KNOWLEDGE
CENTRE

Farm [photo] 

Sustainability

Land reform solutions enable best of breed enhancements for farmers

South Africa has a low agricultural potential compared to other agriculturally competing countries and it is therefore imperative that available agricultural land be used optimally. 

According to the Department of Rural Development and Land Reform’s Annual Performance Plan 2013-2014, a total of 6 971 293 hectares of agricultural land was transferred to black emerging farmers and non-farming beneficiaries between 1994 and 2012.

In keeping with the trend of other developing economies, South Africa has a large percentage of farm land belonging to small-scale growers; it will take some time before large farms are consolidated into business sensible economies of scale. This will, to an extent, have an impact on the way in which most input suppliers do business, including Omnia.

Business involvement in the emerging farmer sector should not be limited to a developmental input, but rather form part of the business strategic imperative. The integrity of input supplier systems should be maintained when there is a transfer of land between established farming systems and new farmers.

The agricultural macro-environment of land reform and redistribution may influence the company's bottom line, and the strategic response to keep redistributed agricultural land in production is key to remaining competitive as the industry transforms and the dynamic between buyer and supplier changes.

Through Omnia’s core practice of creating value for the customer by leveraging knowledge, its enhanced fertilizer product offering and its business development convergence, the company has been engaged in the emerging farmer sector for the last nine years with the following projects as examples:

  • The Peppadew Project The partnership between Omnia Fertilizer and Peppadew International on a risk sharing basis has seen 10 farmers in the Limpopo Province benefit by planting piquanté peppers and supplying them to the Peppadew International factories in Nkowakowa, Tzaneen on an off-take agreement basis.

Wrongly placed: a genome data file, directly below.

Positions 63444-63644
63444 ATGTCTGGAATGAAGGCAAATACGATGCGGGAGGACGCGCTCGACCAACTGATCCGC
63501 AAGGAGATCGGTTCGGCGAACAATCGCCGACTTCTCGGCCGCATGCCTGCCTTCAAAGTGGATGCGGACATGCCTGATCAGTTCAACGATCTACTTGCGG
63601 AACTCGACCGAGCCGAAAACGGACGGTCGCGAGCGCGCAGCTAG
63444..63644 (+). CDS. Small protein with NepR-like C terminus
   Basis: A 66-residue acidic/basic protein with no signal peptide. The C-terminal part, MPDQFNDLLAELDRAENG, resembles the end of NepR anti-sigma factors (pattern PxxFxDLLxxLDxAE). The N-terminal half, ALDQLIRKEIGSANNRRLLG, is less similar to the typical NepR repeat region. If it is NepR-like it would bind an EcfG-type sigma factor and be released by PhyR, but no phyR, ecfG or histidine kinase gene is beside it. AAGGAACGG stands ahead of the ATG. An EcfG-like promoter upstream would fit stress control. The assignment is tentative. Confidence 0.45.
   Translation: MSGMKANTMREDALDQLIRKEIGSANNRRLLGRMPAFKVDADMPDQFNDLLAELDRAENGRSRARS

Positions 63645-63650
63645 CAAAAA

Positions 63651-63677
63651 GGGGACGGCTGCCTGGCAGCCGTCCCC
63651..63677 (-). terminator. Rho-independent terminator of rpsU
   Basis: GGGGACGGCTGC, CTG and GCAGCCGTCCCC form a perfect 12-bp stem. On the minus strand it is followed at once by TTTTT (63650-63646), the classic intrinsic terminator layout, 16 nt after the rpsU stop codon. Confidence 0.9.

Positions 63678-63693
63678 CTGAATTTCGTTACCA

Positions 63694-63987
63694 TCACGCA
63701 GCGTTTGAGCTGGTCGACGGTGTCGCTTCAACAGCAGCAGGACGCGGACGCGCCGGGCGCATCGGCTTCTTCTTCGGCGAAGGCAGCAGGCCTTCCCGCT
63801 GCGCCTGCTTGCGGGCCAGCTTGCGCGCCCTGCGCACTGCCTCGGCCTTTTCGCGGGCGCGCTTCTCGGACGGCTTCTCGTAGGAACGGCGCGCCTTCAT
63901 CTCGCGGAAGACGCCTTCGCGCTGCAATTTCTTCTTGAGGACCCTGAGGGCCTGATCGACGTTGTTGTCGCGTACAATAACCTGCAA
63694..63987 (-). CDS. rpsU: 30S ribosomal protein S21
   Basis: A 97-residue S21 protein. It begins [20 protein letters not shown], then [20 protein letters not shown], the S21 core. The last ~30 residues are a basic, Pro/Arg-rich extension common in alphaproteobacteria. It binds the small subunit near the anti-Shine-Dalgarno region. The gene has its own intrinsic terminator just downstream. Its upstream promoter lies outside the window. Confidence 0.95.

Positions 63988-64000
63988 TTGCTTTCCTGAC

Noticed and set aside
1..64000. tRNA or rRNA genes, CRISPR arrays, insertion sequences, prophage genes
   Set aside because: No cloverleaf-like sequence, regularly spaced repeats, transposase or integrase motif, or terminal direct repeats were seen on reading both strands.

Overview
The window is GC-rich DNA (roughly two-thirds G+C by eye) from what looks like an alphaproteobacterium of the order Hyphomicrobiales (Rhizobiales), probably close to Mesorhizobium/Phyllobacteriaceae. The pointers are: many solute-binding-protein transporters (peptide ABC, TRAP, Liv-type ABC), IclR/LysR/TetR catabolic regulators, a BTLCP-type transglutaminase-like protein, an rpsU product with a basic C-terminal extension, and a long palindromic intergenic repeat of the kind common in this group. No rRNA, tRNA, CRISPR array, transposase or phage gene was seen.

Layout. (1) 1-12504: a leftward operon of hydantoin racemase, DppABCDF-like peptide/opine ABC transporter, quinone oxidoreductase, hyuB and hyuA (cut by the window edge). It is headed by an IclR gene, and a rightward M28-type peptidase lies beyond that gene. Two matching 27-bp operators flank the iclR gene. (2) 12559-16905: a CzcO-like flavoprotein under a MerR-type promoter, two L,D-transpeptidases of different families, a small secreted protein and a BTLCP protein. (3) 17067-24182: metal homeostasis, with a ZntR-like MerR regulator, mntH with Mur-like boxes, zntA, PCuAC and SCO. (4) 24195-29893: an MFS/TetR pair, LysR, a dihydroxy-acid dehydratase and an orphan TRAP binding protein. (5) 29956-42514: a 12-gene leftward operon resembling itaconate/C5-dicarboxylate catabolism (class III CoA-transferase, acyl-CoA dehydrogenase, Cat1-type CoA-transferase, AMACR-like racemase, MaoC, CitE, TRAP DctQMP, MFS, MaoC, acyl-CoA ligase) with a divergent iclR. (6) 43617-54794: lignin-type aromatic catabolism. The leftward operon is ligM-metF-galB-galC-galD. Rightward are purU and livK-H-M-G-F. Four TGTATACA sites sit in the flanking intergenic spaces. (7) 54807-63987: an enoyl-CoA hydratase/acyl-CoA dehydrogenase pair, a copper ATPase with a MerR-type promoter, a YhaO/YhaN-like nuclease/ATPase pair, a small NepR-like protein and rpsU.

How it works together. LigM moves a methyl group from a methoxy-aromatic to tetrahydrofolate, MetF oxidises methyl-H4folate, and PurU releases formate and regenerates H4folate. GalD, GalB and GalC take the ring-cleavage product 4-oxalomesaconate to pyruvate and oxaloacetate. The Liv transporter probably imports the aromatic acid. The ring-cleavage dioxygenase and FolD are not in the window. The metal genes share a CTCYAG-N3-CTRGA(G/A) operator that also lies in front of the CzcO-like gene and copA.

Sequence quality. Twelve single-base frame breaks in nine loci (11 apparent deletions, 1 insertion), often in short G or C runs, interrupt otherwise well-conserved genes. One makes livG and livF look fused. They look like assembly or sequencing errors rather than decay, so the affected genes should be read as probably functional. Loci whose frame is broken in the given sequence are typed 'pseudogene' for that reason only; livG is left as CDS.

• The Grain Production Commercial Project Omnia Fertilizer takes full responsibility for this initiative which operates in the Mpumalanga, Free State and the North-West provinces and comprises 9 919 hectares of maize, sunflower and soya crops. At an average of 290 hectare per farmer, 35 beneficiaries participate in the scheme.
  • The Colin Forbes Story A commercial farmer in Amsterdam (Piet Retief) allocated 60 hectares of farm land to his employees in an employee empowerment scheme with Colin being the mentor. This scheme has been harvesting on average nine to ten tons per hectare of maize and three tons per hectare of soya for the past season. The enterprise has the added advantage of positioning the employees-turned-farmers into goal-oriented individuals.
  • The Just Veggies Vegetable Scheme The Just Veggies agri-processing facility is situated in Coronation just outside Vryheid. Vryheid, with its good soils, sufficient rainfall and suitable weather, is an ideal place for vegetable production. A vegetable production partnership has been formed between Just Veggies, Omnia Fertilizer, McCain and Bayer Crop Science to assist in restoring the unproductive land back into production, resulting in job creation and community upliftment. This scheme is funded by the Public Investment Corporation; the community is a shareholder in the business and is engaged in the established mentorship facilitated by the Department of Rural Development and Land Reform.
  • South African Breweries/Farmwise/Omnia Project A total of 1 000 beneficiaries participate in this project funded by South African Breweries and the Department of Trade and Industry. The project area stretches from Underberg to the KwaZulu-Natal (KZN) Midlands. Maize has been planted on 1 500 hectares with the possibility of doubling this capacity in the next season as high potential land is available. These farmers are beneficiaries of land reform in KZN and continue to receive support regarding mechanisation and contracting on some of the cultivation done on the land.